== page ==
Buddhist Temple Economies in Urban Asia
Studies of Buddhism often mirror the otherworldly tendencies of this religion by treating the mundane matters of managing monks, nuns and temples as a secondary concern. But while Max Weber has argued that the ideals of this religion are detrimental to the development of a capitalist ethic, Buddhism has shown itself as very adaptable to worldly circumstances in its long history, with Buddhist institutions and practitioners often accumulating substantial wealth and political power. Dealing with a major force in the history of Eurasia, this group will explore the nexus between economy and religion in contemporary urban settings. It works from the assumption that in cities, Buddhist temples can rely less on long-standing social ties and obligations and instead must make conscious efforts to justify their existence, maintain social and economic networks, and reach out. Researchers will conduct ethnographic fieldwork in and around selected Buddhist temples, placing them in local and translocal contexts. They will pay particular attention to the financial and material flows between the temple and the laity and to economic reasoning in a world-renouncers' religion in which wealth is never entirely unproblematic.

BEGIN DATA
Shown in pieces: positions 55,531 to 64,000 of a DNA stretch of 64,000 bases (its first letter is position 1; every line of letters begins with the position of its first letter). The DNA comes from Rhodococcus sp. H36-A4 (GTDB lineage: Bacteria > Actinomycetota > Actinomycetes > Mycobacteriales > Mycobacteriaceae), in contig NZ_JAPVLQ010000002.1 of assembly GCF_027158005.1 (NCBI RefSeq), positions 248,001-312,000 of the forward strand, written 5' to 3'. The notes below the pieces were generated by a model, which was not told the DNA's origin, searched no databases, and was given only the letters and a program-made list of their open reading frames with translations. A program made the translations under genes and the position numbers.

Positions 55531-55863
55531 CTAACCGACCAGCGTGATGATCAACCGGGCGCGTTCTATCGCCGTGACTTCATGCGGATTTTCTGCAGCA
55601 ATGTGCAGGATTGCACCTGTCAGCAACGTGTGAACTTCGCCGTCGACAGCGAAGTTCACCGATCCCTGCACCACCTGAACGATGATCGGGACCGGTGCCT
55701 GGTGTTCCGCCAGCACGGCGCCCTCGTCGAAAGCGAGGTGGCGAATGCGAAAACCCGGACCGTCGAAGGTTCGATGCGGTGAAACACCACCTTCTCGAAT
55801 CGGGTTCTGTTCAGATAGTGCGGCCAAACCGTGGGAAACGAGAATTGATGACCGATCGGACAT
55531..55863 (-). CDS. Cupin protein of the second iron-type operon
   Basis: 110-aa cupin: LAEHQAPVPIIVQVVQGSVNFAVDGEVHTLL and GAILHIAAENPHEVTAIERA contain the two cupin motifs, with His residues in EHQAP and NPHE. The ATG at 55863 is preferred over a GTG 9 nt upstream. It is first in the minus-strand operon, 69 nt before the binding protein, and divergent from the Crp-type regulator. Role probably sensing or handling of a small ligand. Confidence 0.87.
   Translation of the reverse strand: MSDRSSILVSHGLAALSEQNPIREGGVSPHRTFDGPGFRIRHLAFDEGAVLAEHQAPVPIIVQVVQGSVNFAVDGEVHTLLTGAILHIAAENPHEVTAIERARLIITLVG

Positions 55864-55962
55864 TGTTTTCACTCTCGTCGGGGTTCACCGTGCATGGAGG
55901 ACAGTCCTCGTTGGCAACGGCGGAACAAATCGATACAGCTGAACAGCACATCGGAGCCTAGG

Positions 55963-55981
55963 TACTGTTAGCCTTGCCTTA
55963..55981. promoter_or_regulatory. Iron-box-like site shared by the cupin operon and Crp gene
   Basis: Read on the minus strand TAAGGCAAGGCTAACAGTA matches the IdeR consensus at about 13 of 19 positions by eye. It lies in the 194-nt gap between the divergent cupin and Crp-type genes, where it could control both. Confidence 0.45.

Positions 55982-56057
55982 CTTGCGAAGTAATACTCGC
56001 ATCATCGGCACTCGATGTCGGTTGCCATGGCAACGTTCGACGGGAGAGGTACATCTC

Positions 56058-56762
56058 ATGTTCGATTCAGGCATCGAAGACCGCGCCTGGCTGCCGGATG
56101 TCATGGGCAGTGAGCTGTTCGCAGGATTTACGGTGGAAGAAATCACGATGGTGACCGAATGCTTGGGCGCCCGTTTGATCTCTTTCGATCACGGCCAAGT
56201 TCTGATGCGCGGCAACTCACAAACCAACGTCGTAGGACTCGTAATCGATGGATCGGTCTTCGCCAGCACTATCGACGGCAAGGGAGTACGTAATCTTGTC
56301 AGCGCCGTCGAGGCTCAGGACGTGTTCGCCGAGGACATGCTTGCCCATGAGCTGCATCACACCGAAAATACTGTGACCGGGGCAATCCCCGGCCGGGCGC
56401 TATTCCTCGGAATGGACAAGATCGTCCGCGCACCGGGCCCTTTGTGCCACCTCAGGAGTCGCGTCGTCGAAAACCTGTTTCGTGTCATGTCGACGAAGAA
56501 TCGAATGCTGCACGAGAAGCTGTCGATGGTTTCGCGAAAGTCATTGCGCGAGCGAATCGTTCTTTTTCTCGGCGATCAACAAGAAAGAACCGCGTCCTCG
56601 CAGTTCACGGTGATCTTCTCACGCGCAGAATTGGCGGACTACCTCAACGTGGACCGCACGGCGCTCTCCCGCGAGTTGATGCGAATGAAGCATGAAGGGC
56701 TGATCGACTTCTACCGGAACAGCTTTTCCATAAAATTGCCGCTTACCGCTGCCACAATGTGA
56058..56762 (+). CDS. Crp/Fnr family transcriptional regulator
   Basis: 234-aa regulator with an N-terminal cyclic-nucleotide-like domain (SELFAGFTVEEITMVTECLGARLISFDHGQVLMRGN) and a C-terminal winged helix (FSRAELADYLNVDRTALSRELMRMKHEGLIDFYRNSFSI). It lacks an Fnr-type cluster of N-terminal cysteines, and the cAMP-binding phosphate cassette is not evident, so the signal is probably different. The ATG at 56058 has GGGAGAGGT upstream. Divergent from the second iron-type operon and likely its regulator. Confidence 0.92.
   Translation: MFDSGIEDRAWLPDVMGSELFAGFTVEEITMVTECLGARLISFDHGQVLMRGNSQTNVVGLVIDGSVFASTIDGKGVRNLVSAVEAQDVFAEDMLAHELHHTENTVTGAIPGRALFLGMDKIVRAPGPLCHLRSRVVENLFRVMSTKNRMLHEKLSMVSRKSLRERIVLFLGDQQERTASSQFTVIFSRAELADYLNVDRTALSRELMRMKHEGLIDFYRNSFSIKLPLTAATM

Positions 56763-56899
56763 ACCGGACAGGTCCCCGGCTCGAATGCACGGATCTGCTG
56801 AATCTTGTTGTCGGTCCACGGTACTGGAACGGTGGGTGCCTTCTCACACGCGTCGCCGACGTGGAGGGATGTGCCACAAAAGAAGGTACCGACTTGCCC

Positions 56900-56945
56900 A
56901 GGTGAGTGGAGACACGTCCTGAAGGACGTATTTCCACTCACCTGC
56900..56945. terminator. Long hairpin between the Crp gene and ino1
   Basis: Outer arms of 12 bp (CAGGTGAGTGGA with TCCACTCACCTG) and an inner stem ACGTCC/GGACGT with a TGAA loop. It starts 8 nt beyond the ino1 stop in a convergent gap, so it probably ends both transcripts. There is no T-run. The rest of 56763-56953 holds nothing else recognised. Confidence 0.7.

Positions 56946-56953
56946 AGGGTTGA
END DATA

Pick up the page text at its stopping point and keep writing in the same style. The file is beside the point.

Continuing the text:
Complementing an earlier anthropological emphasis on Theravada Buddhism, all field studies will take up the other great tradition of Mahayana. In the originally Tibetan Buddhisms practiced in Ulanbataar (Mongolia), Ulan Ude (Republic of Buryatia, Russia), and Shangrila/Zhongdian (Yunnan province, China), this is coupled with Vajrayana elements. After a period of severe oppression under high socialism, these three countries currently experience a substantial Buddhist revival. New temples and followers abound but there is also uncertainty as to the legitimacy of the often quite innovative practices and practitioners. Field studies in the Japanese capital Tokyo and the capital of Japanese Buddhism – Kyoto – will juxtapose this to a situation where Buddhism, while much more settled and comfortably established, is generally regarded as in decline and as an unlikely source for the spiritual renewal of society. The basic requirement to make ends meet, however, is shared by temples everywhere, and they all have to stand their ground and retain credibility in the face of secular modernity, competing religious institutions and specialists, and a capitalist consumer society with ever-increasing disparities of wealth. Ethnographic field research into these matters is planned for 2015/16.